So too, there is method in boxing’s current madness.

The midnight crystal ball hasn’t even been unveiled in Times Square and there are already a number of potential thrillers scheduled. Most feature contrasting personalities that almost guarantee going along for the ride will be worthwhile. Any subsequent drops will probably be cheered.

Don King jumps right out of the auld lang gate with a January 7th Showtime card featuring Zab Judah against Carlos Baldomir and Jean-Marc Mormeck in a cruiserweight unification against O’Neil Bell.

It will be the upset of the year, bar none, if Baldomir can tip the applecart before Judah gets to his scheduled super-showdown with Floyd Mayweather Jr. Meanwhile, Mormeck is emerging and should keep on rolling against Bell, who can expose him if he’s not for real.

The proverbial Big Bang starts with a January 21st rematch of one of the finest fights of ‘05, when Erik Morales goes against Manny Pacquaio for the second time on HBO pay per view. The fact that Morales was upset by Zahir Raheem after beating Pacquaio was no real loss in box-office luster. Artful Raheem will get a spot on the undercard and hope his patience is rewarded.

Everyone figures Morales and Pacquaio will pick up where they left off. Like the first time, the rematch is a pick’em contest. Management distractions and glove restrictions cited as Pacquaio’s previous problems won’t matter this time. The two are very evenly matched and their styles will make for another whapathon. It could come down to corners, where Freddie Roach gets the edge since Morales will have a new trainer for the first time since replacing his father after the Raheem lesson.

February features four of the game’s most enduring attractions, in a pair of crucial matchups.

First up, Showtime presents the Jose Luis Castillo – Diego Corrales tiebreaker from El Paso on Feb 4th. This is another pick ‘em pair, barring any sideshow. In boxing that disclaimer may be a stretch, since the sideshow is part of the act and the charm.

As far as action inside the strands goes, every round these guys have fought has been great. There’s no reason to think that pattern won’t continue. Regarding the result, Castillo keeps the pressure on as he did in the second fight, but he’ll walk into trouble from a more reserved Corrales. We still don’t know which coin to flip.

February also holds a better late than never affair between two perennial favorites as Shane Mosley collides with Fernando Vargas on the 25th.  This fight could lead to a winning ticket in the Golden Boy sweepstakes for a fall bonanza against Oscar De La Hoya.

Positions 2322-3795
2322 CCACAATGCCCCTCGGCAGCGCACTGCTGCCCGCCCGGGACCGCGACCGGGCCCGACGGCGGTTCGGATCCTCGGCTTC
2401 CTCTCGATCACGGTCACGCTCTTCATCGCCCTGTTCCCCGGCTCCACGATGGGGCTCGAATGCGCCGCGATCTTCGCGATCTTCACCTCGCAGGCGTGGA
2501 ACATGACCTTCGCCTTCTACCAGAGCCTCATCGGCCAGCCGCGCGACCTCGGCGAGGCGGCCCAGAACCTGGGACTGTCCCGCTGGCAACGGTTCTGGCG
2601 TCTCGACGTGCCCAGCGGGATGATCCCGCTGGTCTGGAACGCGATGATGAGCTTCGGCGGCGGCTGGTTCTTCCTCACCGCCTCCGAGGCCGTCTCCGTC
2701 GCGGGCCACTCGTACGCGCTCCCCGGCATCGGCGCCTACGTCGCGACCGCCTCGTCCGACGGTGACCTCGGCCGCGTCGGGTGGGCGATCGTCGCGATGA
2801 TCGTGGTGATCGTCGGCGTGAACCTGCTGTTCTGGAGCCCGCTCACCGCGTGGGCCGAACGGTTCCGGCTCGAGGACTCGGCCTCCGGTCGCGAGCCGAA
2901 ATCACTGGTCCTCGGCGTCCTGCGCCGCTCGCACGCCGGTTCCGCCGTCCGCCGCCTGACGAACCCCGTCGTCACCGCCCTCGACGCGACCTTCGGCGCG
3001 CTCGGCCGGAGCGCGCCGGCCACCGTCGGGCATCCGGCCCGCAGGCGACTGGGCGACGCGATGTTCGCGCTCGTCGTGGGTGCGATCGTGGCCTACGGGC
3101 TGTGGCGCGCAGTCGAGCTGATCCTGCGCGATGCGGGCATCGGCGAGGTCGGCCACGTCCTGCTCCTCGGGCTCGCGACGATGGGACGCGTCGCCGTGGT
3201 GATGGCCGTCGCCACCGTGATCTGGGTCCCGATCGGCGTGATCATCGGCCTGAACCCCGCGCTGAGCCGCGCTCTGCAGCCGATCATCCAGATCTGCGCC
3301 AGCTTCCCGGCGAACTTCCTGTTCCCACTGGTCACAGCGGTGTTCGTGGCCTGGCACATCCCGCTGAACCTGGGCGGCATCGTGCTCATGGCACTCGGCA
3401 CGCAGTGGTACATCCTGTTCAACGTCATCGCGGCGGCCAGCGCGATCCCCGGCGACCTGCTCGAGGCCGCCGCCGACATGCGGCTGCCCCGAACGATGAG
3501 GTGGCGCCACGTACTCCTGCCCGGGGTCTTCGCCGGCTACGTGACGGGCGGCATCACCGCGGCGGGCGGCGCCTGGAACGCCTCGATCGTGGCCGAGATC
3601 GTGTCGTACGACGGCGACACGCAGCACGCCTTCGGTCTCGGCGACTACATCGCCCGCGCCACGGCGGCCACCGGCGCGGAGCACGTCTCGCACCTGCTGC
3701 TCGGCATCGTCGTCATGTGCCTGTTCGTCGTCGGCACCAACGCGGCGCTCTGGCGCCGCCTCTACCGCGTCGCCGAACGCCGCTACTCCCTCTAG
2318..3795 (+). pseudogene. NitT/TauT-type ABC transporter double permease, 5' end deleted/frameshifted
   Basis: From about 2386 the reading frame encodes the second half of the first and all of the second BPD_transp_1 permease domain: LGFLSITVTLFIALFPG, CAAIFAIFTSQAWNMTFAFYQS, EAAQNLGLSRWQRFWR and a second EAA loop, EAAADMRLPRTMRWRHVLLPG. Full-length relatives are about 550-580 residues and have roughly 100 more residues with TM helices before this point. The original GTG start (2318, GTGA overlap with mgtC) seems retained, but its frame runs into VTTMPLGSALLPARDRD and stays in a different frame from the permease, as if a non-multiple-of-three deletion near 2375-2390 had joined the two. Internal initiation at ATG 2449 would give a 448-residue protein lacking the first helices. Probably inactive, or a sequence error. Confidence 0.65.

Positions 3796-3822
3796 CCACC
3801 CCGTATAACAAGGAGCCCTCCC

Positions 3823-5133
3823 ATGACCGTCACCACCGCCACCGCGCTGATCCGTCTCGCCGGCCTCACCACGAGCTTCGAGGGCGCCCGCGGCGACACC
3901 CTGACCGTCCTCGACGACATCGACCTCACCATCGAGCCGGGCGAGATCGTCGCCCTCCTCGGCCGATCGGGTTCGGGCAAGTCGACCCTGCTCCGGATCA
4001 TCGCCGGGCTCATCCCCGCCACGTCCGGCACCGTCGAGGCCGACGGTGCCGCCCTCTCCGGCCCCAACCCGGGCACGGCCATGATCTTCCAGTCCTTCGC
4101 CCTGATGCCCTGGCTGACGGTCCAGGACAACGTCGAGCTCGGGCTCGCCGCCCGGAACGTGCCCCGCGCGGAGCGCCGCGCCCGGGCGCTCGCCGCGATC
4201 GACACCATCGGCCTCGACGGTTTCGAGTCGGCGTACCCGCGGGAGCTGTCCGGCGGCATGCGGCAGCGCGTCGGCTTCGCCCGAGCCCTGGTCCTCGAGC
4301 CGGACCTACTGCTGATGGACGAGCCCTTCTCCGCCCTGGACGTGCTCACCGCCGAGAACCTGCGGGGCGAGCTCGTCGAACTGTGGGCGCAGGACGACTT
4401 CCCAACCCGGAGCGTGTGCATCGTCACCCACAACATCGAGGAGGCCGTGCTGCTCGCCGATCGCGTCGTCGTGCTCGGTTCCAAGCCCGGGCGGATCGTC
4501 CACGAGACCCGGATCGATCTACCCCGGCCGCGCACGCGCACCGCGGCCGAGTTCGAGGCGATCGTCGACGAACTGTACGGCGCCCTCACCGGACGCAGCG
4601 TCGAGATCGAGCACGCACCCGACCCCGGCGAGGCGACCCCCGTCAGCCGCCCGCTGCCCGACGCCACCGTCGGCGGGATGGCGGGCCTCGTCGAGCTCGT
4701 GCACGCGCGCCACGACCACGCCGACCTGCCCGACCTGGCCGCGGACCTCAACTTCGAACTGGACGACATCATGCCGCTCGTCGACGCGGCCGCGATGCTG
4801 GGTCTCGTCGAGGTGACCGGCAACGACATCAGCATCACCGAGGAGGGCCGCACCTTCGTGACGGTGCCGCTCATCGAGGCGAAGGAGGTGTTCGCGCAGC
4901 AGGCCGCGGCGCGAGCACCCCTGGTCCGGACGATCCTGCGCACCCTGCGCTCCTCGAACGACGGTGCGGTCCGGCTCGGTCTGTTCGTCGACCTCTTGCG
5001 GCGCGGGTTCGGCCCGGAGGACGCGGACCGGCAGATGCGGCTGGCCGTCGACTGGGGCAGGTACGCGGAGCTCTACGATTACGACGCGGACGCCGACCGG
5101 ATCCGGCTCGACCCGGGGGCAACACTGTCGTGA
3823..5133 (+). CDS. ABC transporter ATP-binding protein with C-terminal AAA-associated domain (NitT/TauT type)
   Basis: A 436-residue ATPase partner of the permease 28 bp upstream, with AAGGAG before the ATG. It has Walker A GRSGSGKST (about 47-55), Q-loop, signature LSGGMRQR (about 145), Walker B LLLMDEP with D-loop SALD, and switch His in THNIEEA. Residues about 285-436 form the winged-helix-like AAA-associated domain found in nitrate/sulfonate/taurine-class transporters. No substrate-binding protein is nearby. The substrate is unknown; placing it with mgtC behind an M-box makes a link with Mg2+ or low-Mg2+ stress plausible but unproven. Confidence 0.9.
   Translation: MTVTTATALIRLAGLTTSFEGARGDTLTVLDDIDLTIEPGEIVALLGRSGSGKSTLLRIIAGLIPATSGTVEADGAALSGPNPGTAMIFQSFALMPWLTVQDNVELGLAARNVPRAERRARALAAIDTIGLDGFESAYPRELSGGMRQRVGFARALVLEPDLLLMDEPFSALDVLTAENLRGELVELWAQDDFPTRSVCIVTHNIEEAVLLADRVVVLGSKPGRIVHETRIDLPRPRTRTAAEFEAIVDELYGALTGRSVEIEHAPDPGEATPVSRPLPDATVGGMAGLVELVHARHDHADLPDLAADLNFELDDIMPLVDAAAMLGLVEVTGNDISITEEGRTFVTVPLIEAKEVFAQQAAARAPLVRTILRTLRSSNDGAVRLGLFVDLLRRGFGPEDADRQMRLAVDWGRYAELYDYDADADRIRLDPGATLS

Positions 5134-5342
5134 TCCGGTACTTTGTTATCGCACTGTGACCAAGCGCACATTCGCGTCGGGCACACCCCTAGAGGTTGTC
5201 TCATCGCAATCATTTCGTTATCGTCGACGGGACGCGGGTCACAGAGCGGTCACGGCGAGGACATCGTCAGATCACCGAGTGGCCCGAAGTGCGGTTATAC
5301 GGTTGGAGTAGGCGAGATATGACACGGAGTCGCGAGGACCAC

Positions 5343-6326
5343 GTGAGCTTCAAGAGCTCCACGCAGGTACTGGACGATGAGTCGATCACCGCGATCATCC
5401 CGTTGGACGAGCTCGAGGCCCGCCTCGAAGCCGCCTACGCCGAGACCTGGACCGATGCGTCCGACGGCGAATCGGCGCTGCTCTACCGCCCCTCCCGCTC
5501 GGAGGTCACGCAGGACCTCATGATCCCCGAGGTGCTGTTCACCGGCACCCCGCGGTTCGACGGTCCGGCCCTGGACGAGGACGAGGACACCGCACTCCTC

Vargas has been in tougher recently, based on comparable strength of opposition stats, but he’s seen little action. What weight they enter the ring at may have a lot to do with the result. If Vargas has to struggle at the scale, Mosley might have the battle in the bag after round nine.

It’s hard to imagine Mosley getting stopped early, but Vargas doesn’t have to hurt him, he just has to knock him down three times. With natural size, he may be able to do just that, but Mosley would have to box uncharacteristically flat.

Unless Mosley decides to heed the crowd, the most likely scenario is that Shane plays it safe, picks a few shots, and stays away enough to capture a comfortable, dull decision. An unbowed Vargas maintains his fan base but not his bettors.

March both comes in and goes out as a lion.

On March 4th Joe Calzaghe welcomes Jeff Lacy to Manchester UK for what may be the biggest blowout of the headlining bunch. Calzaghe gets the chance to prove his considerable home-based reputation once and for all, but if Lacy creams him as we expect, that glossy record will be severely tarnished.

All Calzaghe has to do is make a respectable stand, but that’s no small task against the rising Lacy. A motivated Calzaghe, songs of England ringing in his ears, could pull a big surprise if he can exploit Lacy’s relatively limited technical development, but that’s a longshot indeed.

It looks like Lacy can get by on power alone. He could soon emerge as a pound-for-pound leader. Old Joe’s hometown advantage will last about two left hooks.

March 11th has the Ides of history to beware for at least one old lion, with farewell (we’ll see) fireworks featuring Roy Jones Jr. against Bernard Hopkins. Less than two years ago they were considered untouchable all time greats. Now between them they’ve lost five in a row.

This goodbye fight is contracted at light heavyweight, for what seems like an oldies night. Hopkins is the senior at age 41 to Jones’s 37, but Roy seems more the grandpa figure, last seen hanging on against Antonio Tarver. Youth, as it were here, will prevail.

This bout was signed quickly as each principal, usually sticklers for favorable contract clauses, agreed to parity in a demonstration of businessman first and fighter second. They may both expect easy marks. How much the boys have left by the time they get down to business remains to be seen. The history books will show this as a climactic career bout between Hall of Famers.